Avoiding Share Valuation Disputes in Irish Companies
By Brendan Ringrose
Corporate lawyer and Partner
Whitney Moore Solicitors
17th Aug 2017
Disputes often arise in relation to the value of the shares in an Irish private company. This is often relevant when a shareholder in a company decides to sell his or her shares. The best way to avoid costly and time-consuming disputes or litigation in relation to the valuation of shares is to set out the procedure for determining the valuation in a shareholders’ agreement entered into beforehand between all shareholders of the company.
Differences in Valuation
The legislation or case law does not provide for any one accepted method of valuing shares in an Irish private company. Common valuation metrics are net assets, net present value, a measure based on past or estimated future profits or some hybrid of all three. In practice, experienced financial advisers using perfectly conventional valuation methods can arrive at very different valuations. Normally each of the parties to the dispute will have its own financial adviser provide a valuation setting out the relevant presumptions on which it is based.
A relevant example of how an Irish court will approach the question of valuation arose in Re Emerald Group Holdings Ltd. In that case, the Court decided to order the purchase by the Company of the shares held by the dissenting shareholder (the “petitioning shareholder”) in the Company. The Court reviewed the valuations proposed by both the petitioning shareholder and the company but ultimately substituted its own valuation. The Company argued that the full value of the shares should be discounted by thirty per cent. on the basis that the petitioner’s shares consisted of a minority interest. After considering both sides the Court decided that it would be reasonable to accept a discount of approximately 20% to allow for the minority interest. This highlights another critical question, which is often the subject of lengthy argument and delay, whether to discount the valuation for the fact of its being a minority shareholding. Since a minority shareholding discount can range from 5%, at the lower end, to, at the upper end, 40%, it can be very significant.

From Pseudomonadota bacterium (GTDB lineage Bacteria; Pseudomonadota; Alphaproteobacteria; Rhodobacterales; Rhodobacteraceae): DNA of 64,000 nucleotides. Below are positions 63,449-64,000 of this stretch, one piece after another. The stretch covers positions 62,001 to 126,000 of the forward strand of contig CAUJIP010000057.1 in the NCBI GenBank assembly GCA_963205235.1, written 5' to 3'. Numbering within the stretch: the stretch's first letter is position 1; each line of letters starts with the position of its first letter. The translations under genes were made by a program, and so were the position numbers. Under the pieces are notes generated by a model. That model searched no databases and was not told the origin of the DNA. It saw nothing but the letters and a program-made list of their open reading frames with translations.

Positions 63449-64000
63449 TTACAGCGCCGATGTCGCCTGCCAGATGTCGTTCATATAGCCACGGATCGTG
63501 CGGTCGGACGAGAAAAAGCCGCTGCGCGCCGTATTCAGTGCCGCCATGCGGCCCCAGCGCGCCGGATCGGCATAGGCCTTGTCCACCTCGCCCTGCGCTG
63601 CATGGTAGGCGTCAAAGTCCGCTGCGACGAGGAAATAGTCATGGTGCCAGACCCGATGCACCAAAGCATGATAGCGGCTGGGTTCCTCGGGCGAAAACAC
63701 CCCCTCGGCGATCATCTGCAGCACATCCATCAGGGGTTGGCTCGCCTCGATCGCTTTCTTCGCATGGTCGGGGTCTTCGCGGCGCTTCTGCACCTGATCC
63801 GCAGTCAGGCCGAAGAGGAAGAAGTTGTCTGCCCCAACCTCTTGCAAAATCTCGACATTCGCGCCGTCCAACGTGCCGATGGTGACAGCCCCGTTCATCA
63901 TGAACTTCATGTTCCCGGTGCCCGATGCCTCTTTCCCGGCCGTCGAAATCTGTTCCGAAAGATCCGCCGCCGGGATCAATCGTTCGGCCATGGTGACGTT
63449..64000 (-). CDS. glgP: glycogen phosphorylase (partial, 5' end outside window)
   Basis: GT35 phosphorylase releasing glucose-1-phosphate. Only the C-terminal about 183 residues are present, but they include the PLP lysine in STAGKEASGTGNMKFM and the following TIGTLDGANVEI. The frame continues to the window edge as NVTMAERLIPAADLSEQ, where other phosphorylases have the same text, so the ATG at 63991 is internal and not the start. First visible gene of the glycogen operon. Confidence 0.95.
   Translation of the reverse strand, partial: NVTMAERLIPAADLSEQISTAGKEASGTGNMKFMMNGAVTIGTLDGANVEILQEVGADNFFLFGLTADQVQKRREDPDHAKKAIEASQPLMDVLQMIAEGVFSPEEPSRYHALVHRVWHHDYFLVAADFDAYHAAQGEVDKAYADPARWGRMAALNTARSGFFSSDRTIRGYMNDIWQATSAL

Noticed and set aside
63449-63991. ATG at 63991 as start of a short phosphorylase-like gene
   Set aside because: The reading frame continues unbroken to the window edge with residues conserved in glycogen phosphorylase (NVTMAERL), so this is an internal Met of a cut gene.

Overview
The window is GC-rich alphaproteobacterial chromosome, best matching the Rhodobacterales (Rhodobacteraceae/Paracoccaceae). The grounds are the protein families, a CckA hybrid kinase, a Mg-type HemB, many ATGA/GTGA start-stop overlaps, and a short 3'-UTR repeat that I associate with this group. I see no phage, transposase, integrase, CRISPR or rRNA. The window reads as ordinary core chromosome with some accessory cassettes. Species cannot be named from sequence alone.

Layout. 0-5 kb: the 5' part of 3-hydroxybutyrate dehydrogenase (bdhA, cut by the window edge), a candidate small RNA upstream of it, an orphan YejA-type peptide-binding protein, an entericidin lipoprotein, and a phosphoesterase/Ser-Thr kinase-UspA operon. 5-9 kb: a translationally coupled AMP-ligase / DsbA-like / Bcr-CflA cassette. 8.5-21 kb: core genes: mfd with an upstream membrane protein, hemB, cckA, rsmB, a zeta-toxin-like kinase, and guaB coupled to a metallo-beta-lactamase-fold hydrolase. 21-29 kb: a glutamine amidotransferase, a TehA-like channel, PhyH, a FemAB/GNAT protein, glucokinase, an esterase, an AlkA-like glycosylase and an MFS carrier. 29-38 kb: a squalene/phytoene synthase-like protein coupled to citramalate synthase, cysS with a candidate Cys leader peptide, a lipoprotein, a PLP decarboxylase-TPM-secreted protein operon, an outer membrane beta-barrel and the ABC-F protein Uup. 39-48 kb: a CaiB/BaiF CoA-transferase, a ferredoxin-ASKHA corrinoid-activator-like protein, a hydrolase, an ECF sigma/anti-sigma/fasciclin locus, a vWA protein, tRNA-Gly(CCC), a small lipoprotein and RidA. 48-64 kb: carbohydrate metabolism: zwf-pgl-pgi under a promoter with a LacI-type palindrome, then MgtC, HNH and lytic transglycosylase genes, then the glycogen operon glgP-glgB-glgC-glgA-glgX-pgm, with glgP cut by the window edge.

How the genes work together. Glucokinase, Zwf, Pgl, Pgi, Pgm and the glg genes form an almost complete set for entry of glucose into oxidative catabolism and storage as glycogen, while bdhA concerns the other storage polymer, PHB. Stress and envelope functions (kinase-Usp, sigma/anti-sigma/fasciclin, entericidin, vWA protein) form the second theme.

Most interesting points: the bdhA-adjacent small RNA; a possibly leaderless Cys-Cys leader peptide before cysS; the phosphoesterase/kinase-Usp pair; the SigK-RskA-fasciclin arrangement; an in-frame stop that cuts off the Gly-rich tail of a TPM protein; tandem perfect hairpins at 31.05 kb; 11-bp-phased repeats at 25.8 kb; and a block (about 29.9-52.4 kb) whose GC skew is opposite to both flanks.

Should a “Discount” be Applied?
The Irish case law has followed some relevant decisions of the courts of England and Wales and often focuses on the question of whether the company in question is what the Court considers is a “Quasi-Partnership”. Many Irish private companies have been regarded as quasi-partnerships and it is long accepted by the Irish Courts that a quasi-partnership arises between shareholders where there exists a relationship of equality, mutuality, trust and confidence based on personal relationships. This frequently involves a small number of investors co-operating on an informal basis from the commencement of the business and who have not operated at arm’s length because of family connections or mutual affection.
There is precedent in several judgments of the Irish Courts (including most recently in Re Skytours Travel Ltd) that, where the Court is satisfied on the facts that a company is effectively a quasi-partnership, the Court will generally not accept any discount in relation to the value of the shares of a minority shareholder. Therefore the shares will be valued at 100% of the value arrived at using the method accepted by the Court. Therefore, other than in the case of a quasi-partnership, the Court will apply a discount for a minority interest.
The Next Step
If you are an Irish company seeking investment or are considering investing in an Irish private company, you should review carefully the arrangements for the sale and valuation of the shares. It would be advisable to set these out clearly (along with other provisions relating to corporate governance of the company which are not dealt with in this brief article) in a well-drafted shareholders’ agreement. Failure to do so, where a sale of the shares is proposed, could result in the risk of a costly dispute in relation to the value of the shares.
For more information or any queries about the content covered in this article, you may contact Brendan Ringrose at firstname.lastname@example.org.